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Supreme Court Bolsters Land-Use Planning in Historic Property Rights Case

April 2002

In a sweeping decision yesterday, the Supreme Court strengthened the ability of local and regional governments to engage in reasonable land-use regulation aimed at protecting the environment. The decision represents a major blow to conservative property rights advocates, renouncing several of their most cherished legal theories.

The case, Tahoe-Sierra Preservation Council v. Tahoe Regional Planning Agency, raised the question of whether a temporary 32-month moratorium on development in the Lake Tahoe basin constituted a “taking” of private property for which the government must provide compensation under the Fifth Amendment. In holding that the moratorium did not require compensation, the Court returned to a pragmatic, fact-based style of reasoning and rejected the formalistic legal tests advocated by the Court’s most conservative justices.

This is a victory for local and regional planning, and the greatest defeat the property rights movement has suffered at the hands of the Rehnquist Court to date,” said Bradley Bobertz, a Senior Attorney at the Environmental Law Institute. Bobertz heads ELI’s Endangered Environmental Laws Program, a new initiative to defend and reinforce the constitutional foundations of environmental law. “While the case wasn’t their strongest to begin with, we’re all surprised by the ruling’s breadth and decisiveness.” In the course of its decision, the Court rejected alternative rulings that would have resolved the case on narrower grounds.

Writing for a six-justice majority, Justice John Paul Stevens said that regulatory takings, unlike physical appropriations of property, must be evaluated under a multi-factor balancing test that takes into account the reasonableness of the government action rather than the bright-line rules favored by the Court’s conservative wing.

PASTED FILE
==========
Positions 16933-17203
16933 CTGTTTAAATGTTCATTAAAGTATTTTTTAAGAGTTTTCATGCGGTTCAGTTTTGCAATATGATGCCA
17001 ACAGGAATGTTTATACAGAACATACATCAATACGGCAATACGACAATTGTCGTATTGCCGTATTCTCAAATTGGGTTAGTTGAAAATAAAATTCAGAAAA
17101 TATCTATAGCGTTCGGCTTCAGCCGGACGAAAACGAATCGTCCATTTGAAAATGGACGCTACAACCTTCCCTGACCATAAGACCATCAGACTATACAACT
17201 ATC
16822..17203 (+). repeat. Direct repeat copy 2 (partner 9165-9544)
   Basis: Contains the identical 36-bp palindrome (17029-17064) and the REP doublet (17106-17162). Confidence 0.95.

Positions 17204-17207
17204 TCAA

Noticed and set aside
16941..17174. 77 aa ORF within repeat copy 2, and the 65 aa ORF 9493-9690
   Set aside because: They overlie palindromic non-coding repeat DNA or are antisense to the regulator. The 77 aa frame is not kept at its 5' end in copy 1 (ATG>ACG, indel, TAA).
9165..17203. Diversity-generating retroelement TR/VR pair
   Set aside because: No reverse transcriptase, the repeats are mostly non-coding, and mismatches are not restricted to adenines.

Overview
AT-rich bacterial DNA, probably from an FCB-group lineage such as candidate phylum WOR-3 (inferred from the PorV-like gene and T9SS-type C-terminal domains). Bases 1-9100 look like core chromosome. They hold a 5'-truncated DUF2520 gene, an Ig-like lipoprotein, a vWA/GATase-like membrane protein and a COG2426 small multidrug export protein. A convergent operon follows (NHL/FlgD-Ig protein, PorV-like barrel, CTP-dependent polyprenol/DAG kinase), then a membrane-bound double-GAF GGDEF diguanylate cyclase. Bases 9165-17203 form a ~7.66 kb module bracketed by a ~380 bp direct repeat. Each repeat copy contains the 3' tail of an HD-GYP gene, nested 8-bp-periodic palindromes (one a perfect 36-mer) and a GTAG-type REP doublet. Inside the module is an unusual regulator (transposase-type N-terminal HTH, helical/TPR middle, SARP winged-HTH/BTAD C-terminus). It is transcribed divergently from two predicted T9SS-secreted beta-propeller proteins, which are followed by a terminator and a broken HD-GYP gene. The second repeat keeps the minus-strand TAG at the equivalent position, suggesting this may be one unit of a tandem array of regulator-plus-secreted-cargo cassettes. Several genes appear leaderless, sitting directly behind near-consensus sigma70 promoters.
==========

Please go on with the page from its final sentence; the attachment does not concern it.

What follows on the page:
Ten years ago, the Court held in Lucas v. South Carolina Coastal Council that regulations would automatically be considered takings if they deprived owners of all economic value in their land. Justice Scalia wrote the majority opinion in that controversial 5-4 decision, which in light of yesterday’s ruling may represent the high-water mark for the property rights movement. The Lucas “total takings” rule now will be limited to extraordinary situations in which a regulation renders property completely valueless. According to Bobertz, “Lucas has now become an aberration. In practical effect, it’s a dead letter.”

The Court also clarified its position on the “whole parcel” rule, rejecting an analytic approach that would treat regulated portions of property as conceptually severable from non-regulated portions. Conservative property rights advocates had long advocated this approach, which would have required courts to find all development bans, regardless of their reasonableness or duration, to be total takings during the period the bans were in effect.

Temporary development bans are commonly used to retain the status quo while land-use regulators develop new zoning rules. Requiring compensation for these bans, in all cases, would have crippled the ability of state and local governments to engage in rational planning. Calling such temporary bans “ubiquitous,” Justice Stevens said that “[t]reating them all as per se takings would transform government regulation into a luxury few governments could afford.”

Before yesterday, the Court had seemed to be moving away from the multi-factor balancing approach that characterized its pre-Rehnquist Court takings cases. In returning to a case-by-case analysis, the Court vindicated the late Justice William Brennan’s 1978 majority opinion in Penn Central Transportation Co. v. New York City, which made a strong case for fact-based decision-making. Some of the Court’s recent decisions had cast doubt on the continuing vitality of Penn Central, doubts that were decisively put to rest today.

The Tahoe decision might also signal a more general retreat from the kind of formalistic reasoning that has become a hallmark of the Rehnquist Court’s most conservative rulings. If Tahoe is the beginning of